The Biosecurity Act 2015 (Biosecurity Act) came into effect on 16 June 2016 and provides a wide range of modern regulatory tools to encourage compliance with biosecurity requirements. These tools have recently been updated by the Biosecurity Amendment (Traveller Declarations and Other Measures) Act 2020.
- infringement notices
- civil penalty orders
- enforceable undertakings
- criminal sanctions
- monitoring and investigation powers for biosecurity officers.
Australian Border Force officers also have the power to cancel a person’s visa if the person breaches the Biosecurity Act on arrival into Australia if the person has not been immigration cleared. See the Department of Home Affairs for more information.
Infringement Notice Scheme
The Biosecurity Act includes an Infringement Notice Scheme (INS), which modifies Part 5 of the Regulatory Powers (Standard Provisions) Act 2014. Biosecurity officers can issue infringement notices for alleged breaches of 52 provisions in the Biosecurity Act. These provisions apply across numerous environments, including airports, seaports, and cargo.
Infringement notices provide an effective method for dealing with certain breaches of the law without the need to go to court. They are typically used for low-level or high volume offences. An infringement notice provides an alternative to prosecution for an offence and to court proceedings for a civil penalty order. More information on the Infringement Notice Scheme.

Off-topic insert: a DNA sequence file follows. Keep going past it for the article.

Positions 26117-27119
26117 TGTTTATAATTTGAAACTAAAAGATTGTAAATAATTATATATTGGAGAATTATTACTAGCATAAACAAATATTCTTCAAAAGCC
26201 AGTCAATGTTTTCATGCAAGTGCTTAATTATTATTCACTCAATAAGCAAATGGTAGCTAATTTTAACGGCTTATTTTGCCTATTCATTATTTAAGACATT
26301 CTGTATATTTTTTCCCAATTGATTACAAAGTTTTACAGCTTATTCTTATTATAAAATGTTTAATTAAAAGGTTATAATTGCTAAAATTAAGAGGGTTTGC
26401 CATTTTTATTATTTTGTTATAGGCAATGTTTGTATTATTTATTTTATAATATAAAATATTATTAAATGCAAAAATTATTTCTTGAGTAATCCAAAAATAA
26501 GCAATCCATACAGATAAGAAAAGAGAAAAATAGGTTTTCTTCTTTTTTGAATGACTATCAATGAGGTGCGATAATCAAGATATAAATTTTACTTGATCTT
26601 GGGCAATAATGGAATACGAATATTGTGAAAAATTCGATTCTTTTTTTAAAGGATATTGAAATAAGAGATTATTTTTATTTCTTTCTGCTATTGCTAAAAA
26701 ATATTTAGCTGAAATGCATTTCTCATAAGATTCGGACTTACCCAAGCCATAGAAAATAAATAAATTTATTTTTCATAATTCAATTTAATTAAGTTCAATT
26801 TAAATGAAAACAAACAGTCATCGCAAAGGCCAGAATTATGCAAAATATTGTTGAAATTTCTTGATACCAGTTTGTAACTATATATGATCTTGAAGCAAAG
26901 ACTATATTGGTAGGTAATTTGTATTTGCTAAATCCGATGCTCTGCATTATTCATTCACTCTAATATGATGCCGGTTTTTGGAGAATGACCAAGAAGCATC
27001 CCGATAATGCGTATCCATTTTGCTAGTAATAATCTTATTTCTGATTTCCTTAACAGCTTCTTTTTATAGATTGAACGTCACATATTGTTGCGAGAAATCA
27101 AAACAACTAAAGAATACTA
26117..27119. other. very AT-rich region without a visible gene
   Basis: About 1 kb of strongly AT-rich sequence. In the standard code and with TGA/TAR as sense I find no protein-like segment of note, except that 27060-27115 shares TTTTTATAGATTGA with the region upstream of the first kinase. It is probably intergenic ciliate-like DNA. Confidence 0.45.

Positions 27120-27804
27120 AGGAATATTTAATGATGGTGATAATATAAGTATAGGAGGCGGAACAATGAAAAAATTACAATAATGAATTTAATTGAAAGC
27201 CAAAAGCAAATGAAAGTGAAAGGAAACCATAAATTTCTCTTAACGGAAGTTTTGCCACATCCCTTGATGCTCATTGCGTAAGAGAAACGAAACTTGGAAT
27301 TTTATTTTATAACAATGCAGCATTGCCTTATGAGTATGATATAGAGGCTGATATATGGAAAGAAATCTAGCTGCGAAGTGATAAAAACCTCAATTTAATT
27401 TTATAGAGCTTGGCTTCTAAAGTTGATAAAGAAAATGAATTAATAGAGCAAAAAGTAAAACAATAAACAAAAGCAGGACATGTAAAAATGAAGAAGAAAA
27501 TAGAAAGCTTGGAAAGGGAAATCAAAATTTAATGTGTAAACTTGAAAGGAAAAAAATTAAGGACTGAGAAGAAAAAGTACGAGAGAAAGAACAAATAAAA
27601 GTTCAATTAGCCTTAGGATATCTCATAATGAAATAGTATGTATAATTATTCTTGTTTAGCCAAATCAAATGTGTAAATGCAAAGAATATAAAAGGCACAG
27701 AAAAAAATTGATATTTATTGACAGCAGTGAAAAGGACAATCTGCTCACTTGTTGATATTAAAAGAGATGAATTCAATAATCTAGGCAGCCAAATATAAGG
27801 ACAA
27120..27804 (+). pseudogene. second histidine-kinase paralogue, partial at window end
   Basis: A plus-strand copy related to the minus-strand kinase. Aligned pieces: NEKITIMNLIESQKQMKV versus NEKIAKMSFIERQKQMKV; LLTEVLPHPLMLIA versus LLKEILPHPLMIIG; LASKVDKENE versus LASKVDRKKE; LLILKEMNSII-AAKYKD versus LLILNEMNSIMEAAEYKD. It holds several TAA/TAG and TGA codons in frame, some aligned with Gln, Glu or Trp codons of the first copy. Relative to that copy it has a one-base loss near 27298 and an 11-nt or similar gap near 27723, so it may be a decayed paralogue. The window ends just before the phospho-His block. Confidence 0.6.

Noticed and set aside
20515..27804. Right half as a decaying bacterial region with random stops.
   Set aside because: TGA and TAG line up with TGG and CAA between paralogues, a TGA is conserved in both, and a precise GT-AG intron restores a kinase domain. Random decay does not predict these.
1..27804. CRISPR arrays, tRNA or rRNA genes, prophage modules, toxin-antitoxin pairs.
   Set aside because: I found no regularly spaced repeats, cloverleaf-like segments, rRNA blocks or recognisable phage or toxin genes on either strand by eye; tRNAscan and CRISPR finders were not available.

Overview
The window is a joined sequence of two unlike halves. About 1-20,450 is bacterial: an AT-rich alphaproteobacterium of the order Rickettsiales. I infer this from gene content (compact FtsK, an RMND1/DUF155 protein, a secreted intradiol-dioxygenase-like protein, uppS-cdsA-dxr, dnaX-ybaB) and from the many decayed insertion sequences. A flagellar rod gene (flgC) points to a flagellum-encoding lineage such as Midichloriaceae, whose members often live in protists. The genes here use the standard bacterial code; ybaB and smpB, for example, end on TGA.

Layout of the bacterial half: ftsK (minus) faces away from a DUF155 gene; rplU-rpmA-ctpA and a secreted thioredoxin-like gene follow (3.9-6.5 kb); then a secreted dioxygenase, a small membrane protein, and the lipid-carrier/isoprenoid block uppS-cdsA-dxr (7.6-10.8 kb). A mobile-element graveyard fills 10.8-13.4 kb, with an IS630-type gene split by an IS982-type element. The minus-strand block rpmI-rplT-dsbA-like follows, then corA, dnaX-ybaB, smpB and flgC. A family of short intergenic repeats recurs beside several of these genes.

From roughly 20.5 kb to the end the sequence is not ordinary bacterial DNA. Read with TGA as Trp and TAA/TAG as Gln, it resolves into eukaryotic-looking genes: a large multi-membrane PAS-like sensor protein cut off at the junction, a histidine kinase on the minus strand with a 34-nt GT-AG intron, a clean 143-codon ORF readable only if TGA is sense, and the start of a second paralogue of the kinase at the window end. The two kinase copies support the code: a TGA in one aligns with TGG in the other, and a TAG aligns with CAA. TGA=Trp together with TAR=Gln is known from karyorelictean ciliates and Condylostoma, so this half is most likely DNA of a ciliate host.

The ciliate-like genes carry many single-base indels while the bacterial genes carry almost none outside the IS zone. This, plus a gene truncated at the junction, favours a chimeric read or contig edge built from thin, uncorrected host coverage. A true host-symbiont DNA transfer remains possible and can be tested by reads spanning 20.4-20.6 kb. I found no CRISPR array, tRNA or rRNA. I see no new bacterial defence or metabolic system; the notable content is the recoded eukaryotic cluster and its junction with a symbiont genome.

The Biosecurity Act includes a number of civil penalty provisions. Contravention of a civil penalty provision does not result in imprisonment or a criminal conviction. The department can seek a “civil penalty order” from a court, which means the court will order the person to pay a financial penalty (specified in the Biosecurity Act) for breaching the civil penalty provision. The department can issue an infringement notice for alleged contraventions of these provisions, as an alternative to court action.
Enforceable undertakings are voluntary, binding agreements which are enforceable in a court.
They take the form of legally-binding commitments to comply with specified provisions of the Biosecurity Act and would typically be undertaken by someone who poses a biosecurity risk due to their likelihood of non-compliance with the Act.
An enforceable undertaking can be proposed by a company or individual, or as a result of discussions between us and the other party.
We cannot require or compel you to propose an enforceable undertaking. Similarly, the department is not required to accept an enforceable undertaking.
The Biosecurity Act provides for injunctions. An injunction is a court order that prevents a person from contravening a provision of the Biosecurity Act, or requires them to comply with a provision of the Biosecurity Act. This provides an additional regulatory tool with which we can enforce compliance.
The Biosecurity Act includes a number of criminal offences. We are committed to the investigation of potential offences and, where appropriate, will refer such matters to the Commonwealth Director of Public Prosecutions for potential prosecution.
Monitoring and investigation powers
The Biosecurity Act allows officers to monitor and investigate potential non-compliance with the Act.
These powers are provided under the Regulatory Powers (Standard Provisions) Act 2014. The Biosecurity Act also provides officers with additional powers to manage biosecurity risk, such as the power to be accompanied by a detector dog and the power to take samples from a premises.